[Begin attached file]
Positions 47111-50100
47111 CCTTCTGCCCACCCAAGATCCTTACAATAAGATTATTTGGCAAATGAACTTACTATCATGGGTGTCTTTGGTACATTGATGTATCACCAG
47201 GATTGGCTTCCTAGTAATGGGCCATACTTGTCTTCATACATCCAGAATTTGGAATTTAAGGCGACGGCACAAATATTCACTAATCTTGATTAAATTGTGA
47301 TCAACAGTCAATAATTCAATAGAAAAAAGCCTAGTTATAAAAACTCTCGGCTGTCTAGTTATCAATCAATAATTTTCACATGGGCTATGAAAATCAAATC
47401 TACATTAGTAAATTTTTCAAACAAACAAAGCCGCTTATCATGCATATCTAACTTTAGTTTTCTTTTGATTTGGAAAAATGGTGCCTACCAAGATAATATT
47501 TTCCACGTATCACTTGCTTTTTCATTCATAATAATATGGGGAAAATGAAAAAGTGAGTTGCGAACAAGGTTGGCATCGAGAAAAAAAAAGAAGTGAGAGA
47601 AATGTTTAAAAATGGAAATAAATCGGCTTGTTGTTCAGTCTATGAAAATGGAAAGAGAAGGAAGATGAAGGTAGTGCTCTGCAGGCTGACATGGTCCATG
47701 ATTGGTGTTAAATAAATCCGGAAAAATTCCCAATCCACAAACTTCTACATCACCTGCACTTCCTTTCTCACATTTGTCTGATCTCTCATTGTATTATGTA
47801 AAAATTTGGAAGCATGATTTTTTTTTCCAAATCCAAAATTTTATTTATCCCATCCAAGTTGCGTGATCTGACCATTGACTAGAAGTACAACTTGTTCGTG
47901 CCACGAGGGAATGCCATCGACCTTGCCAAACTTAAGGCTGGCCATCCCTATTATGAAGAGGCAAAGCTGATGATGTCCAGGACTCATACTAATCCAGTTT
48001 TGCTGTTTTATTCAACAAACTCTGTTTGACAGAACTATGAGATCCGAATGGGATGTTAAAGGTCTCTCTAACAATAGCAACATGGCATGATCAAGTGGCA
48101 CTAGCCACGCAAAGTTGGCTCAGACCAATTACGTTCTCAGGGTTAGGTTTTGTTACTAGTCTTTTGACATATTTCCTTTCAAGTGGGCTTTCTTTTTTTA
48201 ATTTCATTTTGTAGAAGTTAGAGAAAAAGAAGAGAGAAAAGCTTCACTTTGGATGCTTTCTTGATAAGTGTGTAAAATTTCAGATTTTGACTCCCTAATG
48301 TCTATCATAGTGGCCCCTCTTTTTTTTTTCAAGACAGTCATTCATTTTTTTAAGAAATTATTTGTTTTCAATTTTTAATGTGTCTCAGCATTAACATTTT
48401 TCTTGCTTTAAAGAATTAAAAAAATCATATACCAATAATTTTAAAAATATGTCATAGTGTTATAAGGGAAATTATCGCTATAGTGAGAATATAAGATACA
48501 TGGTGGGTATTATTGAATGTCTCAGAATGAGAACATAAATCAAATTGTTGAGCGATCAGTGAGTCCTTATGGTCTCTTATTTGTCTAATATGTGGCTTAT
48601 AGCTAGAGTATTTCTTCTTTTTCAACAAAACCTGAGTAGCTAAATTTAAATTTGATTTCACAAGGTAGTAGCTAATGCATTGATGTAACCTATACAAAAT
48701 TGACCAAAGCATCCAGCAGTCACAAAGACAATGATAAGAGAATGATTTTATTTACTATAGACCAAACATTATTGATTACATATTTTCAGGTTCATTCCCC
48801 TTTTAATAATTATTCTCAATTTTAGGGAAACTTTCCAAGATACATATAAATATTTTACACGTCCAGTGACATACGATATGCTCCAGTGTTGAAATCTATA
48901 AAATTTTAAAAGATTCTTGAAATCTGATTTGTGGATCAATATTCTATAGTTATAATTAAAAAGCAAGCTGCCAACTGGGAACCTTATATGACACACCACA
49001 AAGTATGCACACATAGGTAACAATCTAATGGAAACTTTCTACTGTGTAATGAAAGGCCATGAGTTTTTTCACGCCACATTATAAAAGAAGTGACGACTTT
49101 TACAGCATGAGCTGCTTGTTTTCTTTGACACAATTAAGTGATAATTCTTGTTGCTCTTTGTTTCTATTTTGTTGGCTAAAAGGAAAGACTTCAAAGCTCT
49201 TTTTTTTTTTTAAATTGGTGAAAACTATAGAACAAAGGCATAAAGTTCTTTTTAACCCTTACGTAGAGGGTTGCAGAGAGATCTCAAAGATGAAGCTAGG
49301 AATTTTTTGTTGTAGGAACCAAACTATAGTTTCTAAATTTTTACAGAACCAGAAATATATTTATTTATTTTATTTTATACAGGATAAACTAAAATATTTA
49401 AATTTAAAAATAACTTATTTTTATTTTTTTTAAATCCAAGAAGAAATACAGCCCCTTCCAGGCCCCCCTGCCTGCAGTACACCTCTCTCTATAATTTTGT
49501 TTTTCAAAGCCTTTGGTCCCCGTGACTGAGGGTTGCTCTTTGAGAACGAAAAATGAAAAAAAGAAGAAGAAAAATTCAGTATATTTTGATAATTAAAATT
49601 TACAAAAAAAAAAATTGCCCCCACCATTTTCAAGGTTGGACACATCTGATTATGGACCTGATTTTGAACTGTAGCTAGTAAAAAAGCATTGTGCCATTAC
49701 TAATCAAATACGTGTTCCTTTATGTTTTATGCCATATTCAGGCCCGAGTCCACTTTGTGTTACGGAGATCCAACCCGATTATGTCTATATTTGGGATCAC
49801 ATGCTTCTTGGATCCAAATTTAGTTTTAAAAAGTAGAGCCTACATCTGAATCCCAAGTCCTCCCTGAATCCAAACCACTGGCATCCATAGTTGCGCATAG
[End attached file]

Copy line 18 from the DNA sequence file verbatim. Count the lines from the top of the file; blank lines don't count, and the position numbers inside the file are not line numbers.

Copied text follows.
48701 TGACCAAAGCATCCAGCAGTCACAAAGACAATGATAAGAGAATGATTTTATTTACTATAGACCAAACATTATTGATTACATATTTTCAGGTTCATTCCCC